HL Deb 27 January 1891 vol 349 cc1129-39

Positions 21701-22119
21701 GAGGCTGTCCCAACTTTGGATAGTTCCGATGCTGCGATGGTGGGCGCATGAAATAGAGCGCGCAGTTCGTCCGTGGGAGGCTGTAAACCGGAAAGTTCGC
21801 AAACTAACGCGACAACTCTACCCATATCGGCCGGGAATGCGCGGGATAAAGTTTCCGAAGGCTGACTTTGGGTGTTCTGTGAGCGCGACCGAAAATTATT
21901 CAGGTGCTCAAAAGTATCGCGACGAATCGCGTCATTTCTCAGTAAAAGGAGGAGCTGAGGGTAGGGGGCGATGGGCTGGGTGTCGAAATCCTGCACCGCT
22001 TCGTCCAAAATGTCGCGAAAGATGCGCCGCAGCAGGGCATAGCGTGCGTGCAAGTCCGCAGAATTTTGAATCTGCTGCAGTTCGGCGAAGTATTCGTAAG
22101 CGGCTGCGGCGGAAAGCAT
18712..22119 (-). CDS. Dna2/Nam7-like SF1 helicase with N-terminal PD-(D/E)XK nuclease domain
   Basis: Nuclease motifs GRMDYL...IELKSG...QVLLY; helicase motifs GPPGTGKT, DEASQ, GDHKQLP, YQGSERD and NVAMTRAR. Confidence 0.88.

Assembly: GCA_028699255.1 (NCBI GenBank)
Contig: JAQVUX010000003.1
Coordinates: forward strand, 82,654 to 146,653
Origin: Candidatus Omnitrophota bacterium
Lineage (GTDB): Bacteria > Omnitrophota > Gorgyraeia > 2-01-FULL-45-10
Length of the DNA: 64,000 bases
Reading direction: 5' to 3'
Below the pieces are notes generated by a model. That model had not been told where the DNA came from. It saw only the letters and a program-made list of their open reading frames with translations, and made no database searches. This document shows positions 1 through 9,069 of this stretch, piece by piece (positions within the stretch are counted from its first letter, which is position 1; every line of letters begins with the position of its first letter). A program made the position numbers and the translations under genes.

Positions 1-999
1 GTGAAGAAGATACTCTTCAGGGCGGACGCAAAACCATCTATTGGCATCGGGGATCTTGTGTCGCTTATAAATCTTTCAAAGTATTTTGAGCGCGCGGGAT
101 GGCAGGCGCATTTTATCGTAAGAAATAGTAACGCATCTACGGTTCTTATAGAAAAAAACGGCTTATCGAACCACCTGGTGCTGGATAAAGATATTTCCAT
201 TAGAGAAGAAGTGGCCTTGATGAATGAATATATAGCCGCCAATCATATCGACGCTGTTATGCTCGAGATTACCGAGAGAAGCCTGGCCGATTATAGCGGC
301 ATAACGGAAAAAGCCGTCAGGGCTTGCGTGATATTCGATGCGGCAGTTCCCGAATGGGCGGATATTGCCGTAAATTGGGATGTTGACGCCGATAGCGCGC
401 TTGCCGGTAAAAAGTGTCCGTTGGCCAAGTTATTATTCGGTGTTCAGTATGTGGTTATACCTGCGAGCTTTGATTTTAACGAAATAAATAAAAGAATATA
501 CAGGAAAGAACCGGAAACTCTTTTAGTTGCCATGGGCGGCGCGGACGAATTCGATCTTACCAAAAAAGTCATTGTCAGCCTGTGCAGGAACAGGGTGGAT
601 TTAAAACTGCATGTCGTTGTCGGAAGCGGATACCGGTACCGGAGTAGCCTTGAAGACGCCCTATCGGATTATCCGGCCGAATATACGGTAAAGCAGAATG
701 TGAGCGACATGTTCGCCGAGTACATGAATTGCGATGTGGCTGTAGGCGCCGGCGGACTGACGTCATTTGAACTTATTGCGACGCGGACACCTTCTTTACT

My Lords, it is not without some regret that I ask your Lordships to again enter upon the consideration and amendment of your Standing Orders. It will be within the recollection of the House that about two years ago a large and representative Committee sat and examined into the whole of the Standing Orders of this House, and that after a Report to the House, those Orders were reprinted in the form in which they now appear upon the Table. With regard to most of the changes which were then carried out, I think it may be said that they not only met with the assent of the House generally, but it was considered that they resulted in a practical improvement of the general rules of our procedure. There is, however, one class of Standing Orders as to which there has been considerable difference of opinion. I allude to those providing for Standing Committees to take Bills of certain classes under their consideration. I think that whatever may have been the opinion of your Lordships upon the desirability of the appointment of those Standing Committees, there can be little doubt that, as far as the work they have done is concerned, and as far as we can judge of the result of their labours, the effect of those Standing Committees can only be considered to have been in every way satisfactory. I have had the honour of sitting on one of those Committees, and I should venture to bear my humble tribute of testimony to the ability, care, and energy which the Members brought to the examination of the various Bills which were referred to them. If I may be allowed to give one instance of this I would mention, the Pharmacy Acts (Ireland), Bill. That Bill related to an intricate and perhaps not a very generally interesting subject. It was one in which a noble Lord, who enjoyed the respect of both sides of the House, the late Lord Milltown, had for several years taken some interest. He had in vain endeavoured to pass a Bill through this House to settle that difficult question, and it was not until the Bill was taken up and passed through the Standing Committee last Session that a satisfactory solution was arrived at. That, I believe, my Lords, is an instance of a class of Bills upon which the labours of Standing Committees may be advantageously expended. I trust, therefore, that there will be no doubt in the minds of the Members of the House as to the desirability of the appointment of those Standing Committees during the present Session; but even if there should be any opposition to such a course the proper opportunity will be afforded for bringing forward any Motion on the subject when the appointment of the Standing Committees is moved at a later period. My object to day is to invite your Lordships to appoint a Select Committee to investigate the Standing Orders connected with those Committees, to suggest any change that might be thought desirable in regard to them and their procedure, and to alter —as I believe it will be found necessary to do—the somewhat unsatisfactory wording of the Standing Orders. I do not know that I need trouble the House with any further suggestions as to what the procedure in this Committee will be. There is one fault which has been found with the operation of these Standing Committees with which, I confess, I have some sympathy. It has been pointed out that the proceedings of the House in the Standing Committees are so imperfectly reported in the public journals that an impression has been conveyed abroad that the House of Lords, instead of doing more work, does rather less work now than in former years. That I need hardly say is an erroneous impression; and though, perhaps, excusable in the circumstances, I am bound to say I think it may be very justifiably corrected. The fact is, the House does a great deal of work in the Committees which does not come before the public, and on more than one occasion, when it has been announced in the newspapers that your Lordships' House had adjourned after only a five minutes' sitting, I myself, and other Members of this House had been in attendance upon a Standing Committee for more than two hours previous to the sitting of the House. It has occurred to me that perhaps some improvement might be effected in regard to reporting the proceedings of the Standing Committees by negotiations with the Hansard proprietors, in order to obtain from them a report of proceedings in the Standing Committees on a similar scale to that which is now given of the proceedings in Committees of the whole House. I had the honour of being Chairman of a Joint Committee of both Houses at the expiration of the last Hansard contract, and provision was then made that fuller reports should be given inHansard of the proceedings in Committees of the whole House, and it appears to me—I only throw it out as a suggestion—that, by negotiations with the Hansard proprietors, we might ensure an equally full report of the proceedings in our Standing Committees. I think this would be a very desirable object to attain, because, beyond the mere sentimental objection that it is thought outside by the public that we do not work as hard as we really do, there is also the fact that Bills which have passed through the House of Commons and have reached your Lordships' House are liable to be thrown out after discussion in the Standing Committees, without the possibility of the public generally, or those specially who are interested in the subjects with which the Bills deal, being able to ascertain for what reasons they have been so summarily rejected. I do not know whether this suggestion of mine will bear fruit, but I should be glad if other noble Lords would make any other suggestion which might seem to obviate what I believe to be the only tangible objections to the Standing Committees. I need only add that I do not think this Committee need occupy the time of your Lordships for more than one or two sittings. It is necessary that we should proceed with it as soon as possible, because I am informed there are Bills coming before this House which will require the attention of Standing Committees. Therefore it is desirable that it should be appointed without delay. In the meantime, I trust that your Lordships will agree with the suggestion I have made in regard to reporting the proceedings in Standing Committees, and that the result of the labours of this Select Committee will be to so improve the operation of those Committees as to remove the objection which appears to be felt to them on the part of some of your Lordships. I beg to move in accordance with the Motion which, stands in my name.